Iran, even with 10, win gold
By Michael Battye
BANGKOK, Dec 19 (Reuters) - Iran, even with a player sent off late
in the game, won the Asian Games soccer gold on Saturday, beating Kuwait
2-0 in a game played under extra security because of U.S.-led bombing raids
on Iraq. (To see photos of the match CLICK
The outcome of the all-Middle East final, played on the first day of
the holy Moslem fasting month of Ramadan, was never in doubt as Iran, with
most of their World Cup squad on display, took control from the start.
China won the bronze when they beat Thailand 3-0 in a match 1,000 kms
Kuwait's Czech coach Milan Macala fumed about the refereeing saying
tough Iranian tackling resulted in a broken leg for one of his players
in the incident that led to an Iranian being shown the red card.
The Iranians scored in only the seventh minute when left wingback Ali
Karimi, a rising 21-year-old star who was playing in the Iranian third
division only a few months ago, popped up unmarked at the right hand far
He nodded home a corner which Kuwaiti goalkeeper Khalid Al-Fahdli should
have kept out.
Missing key goal scorer Jassem Al-Huwaidi with a thigh injury, Kuwait
could not break the iron grip of the hard-working Iranian midfield quickly
enough to trouble a defence missing kingpin Mohammed Khakpour.
Iran extended their lead in the 27th minute as Karim Bagheri of German
second division side Arminia Bielefeld won yet another ball in midfield,
charged through a static Kuwaiti defence and rounded Al-Fahdli before firing
home from a narrow angle.
Four minutes later, it should have been all over as Bayern Munich striker
Ali Daei, who scored eight goals in the tournament, put Ali Mousavi through,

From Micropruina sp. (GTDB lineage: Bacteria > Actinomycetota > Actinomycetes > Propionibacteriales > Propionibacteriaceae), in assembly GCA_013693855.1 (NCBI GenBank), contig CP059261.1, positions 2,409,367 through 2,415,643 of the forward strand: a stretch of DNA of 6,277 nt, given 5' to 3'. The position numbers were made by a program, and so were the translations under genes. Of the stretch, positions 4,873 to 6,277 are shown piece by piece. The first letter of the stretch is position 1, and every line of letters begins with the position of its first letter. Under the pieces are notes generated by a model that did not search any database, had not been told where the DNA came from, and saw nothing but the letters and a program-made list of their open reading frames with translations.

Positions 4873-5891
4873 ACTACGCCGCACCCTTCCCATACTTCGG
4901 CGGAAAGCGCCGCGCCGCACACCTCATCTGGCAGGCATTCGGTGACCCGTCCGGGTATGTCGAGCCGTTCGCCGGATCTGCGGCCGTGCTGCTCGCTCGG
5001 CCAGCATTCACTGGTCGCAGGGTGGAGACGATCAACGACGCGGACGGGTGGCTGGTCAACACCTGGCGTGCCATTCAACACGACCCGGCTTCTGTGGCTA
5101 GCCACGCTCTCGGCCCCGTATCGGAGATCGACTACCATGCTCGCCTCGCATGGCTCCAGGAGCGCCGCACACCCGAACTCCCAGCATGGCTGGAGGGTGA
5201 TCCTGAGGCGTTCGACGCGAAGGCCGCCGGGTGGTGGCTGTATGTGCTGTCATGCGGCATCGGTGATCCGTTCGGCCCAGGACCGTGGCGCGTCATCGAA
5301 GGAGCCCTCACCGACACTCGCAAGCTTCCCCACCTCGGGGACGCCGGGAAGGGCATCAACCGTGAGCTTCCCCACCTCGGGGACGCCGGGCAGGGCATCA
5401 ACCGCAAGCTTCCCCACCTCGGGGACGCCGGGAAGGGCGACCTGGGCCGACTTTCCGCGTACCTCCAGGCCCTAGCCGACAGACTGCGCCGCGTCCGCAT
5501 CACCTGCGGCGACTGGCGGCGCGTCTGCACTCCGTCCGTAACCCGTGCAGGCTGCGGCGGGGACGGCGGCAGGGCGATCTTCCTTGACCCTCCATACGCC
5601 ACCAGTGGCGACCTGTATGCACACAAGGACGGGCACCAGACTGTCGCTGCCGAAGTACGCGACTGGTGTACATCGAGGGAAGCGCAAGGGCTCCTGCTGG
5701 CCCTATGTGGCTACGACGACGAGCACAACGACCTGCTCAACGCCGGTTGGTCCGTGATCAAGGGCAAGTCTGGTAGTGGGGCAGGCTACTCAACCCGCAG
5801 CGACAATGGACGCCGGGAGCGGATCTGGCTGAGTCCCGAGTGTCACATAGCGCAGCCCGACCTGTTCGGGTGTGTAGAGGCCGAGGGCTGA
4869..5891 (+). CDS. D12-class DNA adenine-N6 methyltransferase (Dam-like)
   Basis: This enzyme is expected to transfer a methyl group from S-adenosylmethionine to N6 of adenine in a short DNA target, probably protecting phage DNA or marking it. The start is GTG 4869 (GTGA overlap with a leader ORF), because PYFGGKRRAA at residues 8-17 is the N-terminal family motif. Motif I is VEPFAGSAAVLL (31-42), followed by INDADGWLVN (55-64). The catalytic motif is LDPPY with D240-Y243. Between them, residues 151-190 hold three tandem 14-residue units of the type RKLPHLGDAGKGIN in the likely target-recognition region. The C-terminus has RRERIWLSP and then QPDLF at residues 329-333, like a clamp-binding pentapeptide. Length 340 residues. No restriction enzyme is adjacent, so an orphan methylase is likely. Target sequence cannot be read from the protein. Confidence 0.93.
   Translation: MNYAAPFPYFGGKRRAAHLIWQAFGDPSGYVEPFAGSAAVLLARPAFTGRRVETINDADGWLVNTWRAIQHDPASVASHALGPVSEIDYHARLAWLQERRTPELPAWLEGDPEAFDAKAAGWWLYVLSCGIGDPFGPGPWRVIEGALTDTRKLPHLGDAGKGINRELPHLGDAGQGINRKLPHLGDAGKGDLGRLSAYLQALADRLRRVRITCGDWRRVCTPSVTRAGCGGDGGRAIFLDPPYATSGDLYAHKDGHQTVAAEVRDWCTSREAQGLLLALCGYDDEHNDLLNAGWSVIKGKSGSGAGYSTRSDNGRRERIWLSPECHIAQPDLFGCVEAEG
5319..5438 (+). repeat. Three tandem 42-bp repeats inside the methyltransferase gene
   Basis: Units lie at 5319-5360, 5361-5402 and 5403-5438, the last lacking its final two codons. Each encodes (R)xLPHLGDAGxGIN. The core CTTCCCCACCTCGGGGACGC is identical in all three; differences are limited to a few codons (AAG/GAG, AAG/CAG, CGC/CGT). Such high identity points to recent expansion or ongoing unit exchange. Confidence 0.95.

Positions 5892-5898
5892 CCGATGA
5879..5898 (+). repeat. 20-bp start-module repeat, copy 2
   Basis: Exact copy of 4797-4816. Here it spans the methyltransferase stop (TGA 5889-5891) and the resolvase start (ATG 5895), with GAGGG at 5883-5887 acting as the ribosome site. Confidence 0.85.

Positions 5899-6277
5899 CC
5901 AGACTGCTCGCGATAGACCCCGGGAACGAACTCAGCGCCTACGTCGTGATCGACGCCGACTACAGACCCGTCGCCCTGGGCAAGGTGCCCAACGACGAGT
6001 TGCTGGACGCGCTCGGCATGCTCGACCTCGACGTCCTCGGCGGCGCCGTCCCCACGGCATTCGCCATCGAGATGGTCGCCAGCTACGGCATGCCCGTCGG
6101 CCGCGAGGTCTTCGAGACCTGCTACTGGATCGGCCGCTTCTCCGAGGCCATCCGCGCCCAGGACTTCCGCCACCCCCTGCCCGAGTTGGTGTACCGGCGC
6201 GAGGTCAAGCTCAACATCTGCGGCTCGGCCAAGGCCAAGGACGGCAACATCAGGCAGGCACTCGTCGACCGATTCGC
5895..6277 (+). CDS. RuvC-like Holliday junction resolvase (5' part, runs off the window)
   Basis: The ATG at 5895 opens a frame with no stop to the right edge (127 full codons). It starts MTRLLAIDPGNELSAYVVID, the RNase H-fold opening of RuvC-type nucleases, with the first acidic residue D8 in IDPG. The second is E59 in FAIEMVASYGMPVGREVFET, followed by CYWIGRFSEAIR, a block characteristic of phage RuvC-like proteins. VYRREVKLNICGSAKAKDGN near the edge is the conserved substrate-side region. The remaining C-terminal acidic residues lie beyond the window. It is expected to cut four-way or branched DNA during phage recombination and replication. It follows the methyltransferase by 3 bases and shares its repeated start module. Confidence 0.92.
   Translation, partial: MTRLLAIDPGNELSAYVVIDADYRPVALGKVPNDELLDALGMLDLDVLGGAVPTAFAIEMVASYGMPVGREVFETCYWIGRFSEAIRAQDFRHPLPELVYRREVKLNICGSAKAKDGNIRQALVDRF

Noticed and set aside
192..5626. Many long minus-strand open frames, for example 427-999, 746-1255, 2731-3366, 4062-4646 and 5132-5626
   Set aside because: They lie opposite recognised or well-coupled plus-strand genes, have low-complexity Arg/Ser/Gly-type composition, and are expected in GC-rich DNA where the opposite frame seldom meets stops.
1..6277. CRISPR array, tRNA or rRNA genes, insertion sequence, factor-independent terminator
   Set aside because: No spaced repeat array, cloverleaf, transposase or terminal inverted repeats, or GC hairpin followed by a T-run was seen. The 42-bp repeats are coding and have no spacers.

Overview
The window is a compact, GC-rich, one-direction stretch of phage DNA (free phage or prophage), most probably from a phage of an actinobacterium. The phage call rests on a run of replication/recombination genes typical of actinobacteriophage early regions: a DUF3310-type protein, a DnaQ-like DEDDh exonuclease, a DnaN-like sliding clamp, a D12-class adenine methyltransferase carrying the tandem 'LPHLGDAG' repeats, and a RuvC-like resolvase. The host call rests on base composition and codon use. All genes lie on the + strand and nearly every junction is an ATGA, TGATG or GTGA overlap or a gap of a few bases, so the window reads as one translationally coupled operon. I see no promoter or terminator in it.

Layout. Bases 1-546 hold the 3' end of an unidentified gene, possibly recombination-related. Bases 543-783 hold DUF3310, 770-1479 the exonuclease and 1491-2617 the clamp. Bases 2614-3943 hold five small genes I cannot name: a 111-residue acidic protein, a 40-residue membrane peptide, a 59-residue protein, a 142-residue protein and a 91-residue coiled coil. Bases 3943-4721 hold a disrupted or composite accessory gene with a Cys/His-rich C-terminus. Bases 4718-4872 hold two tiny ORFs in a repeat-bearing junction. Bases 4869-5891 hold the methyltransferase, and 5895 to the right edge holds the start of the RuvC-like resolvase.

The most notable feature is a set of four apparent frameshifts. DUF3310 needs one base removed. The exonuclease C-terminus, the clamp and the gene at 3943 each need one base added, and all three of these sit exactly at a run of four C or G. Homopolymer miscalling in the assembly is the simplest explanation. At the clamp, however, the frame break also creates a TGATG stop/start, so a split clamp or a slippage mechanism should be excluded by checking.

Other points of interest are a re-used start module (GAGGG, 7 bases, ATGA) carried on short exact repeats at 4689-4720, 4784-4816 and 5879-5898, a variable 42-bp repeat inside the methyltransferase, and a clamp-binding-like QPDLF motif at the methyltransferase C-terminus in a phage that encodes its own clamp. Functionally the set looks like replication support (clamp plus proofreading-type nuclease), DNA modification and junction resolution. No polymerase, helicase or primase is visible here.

but poor ball control on a bumpy pitch gave Al-Fahdli enough time to block
the eventual shot.
Karimi also went close in the 34th minute as Al-Fahdli again dithered
over whether to come for a corner, but the Iranian defender's header was
cleared off the line.
The Iranians eased off in the second half, but Kuwait still could not
threaten Iranian goalkeeper Behzad Gholampour, who has looked the most
fallible player in the new gold medallists lineup throughout the tournament.
Kuwait's 19-year-old Farj Laheeb, the tournament's top scorer, rarely
got a touch of the ball and never a chance to add to his nine-goal tally.
Not even the sending off of Iran's Mehdi Madhavikia, a striker playing
at wingback who has interested several European clubs, helped the Kuwaiti
Madhavikia was sent off in the 78th minute after he raised his leg
high in the air to make a running interception and felled Kuwait's Ahmad
Al-Mutairi, who was carried off and did not return.
Coach Macala said Al-Mutairi had been taken to hospital with a broken
leg and criticised poor refereeing by Thailand's Pirom Unprasert.
``We must have better referees at tournaments like this. I saw many
hard fouls which went unpunished,'' he said.
``Iran has a strong team, physically strong, and the referee helped
them,'' he said.
Macala blamed the absence of Al-Huwaidi for the lack of bite up front
and the lack of incisive midfielder Hani Al-Saqer for the lack of penetration.
``That last cross, that last pass, was missing,'' he said.
``In the whole of the match we made very few chances. But congratulations
to Iran. We played as well as we could and I'm very proud the Kuwait team
won the silver medal.''
In reality, Kuwait played only as well as the vastly experienced Iranians
``We were more focused,'' said Iranian coach Mansour Pourheidari. ``We
had a plan and we didn't think about anything except the gold medal.''
Even after Madhavikia was sent off, the Kuwaitis managed to get into
the Iranian penalty area only a few times and still could not find a move
that would threaten Gholampour.
The Iranians, who never looked vulnerable after a stunning 4-2 defeat
at the hands of tiny Oman in a second round group match, reclaimed a gold
medal they last won in 1990 at the Beijing Games when they were just emerging
from a decade of war against Iraq.
Then, they were underdogs.
On Saturday, they were red-hot favourites and never looked like anything
else as their well-organised and skilful side bottled up the Kuwaitis.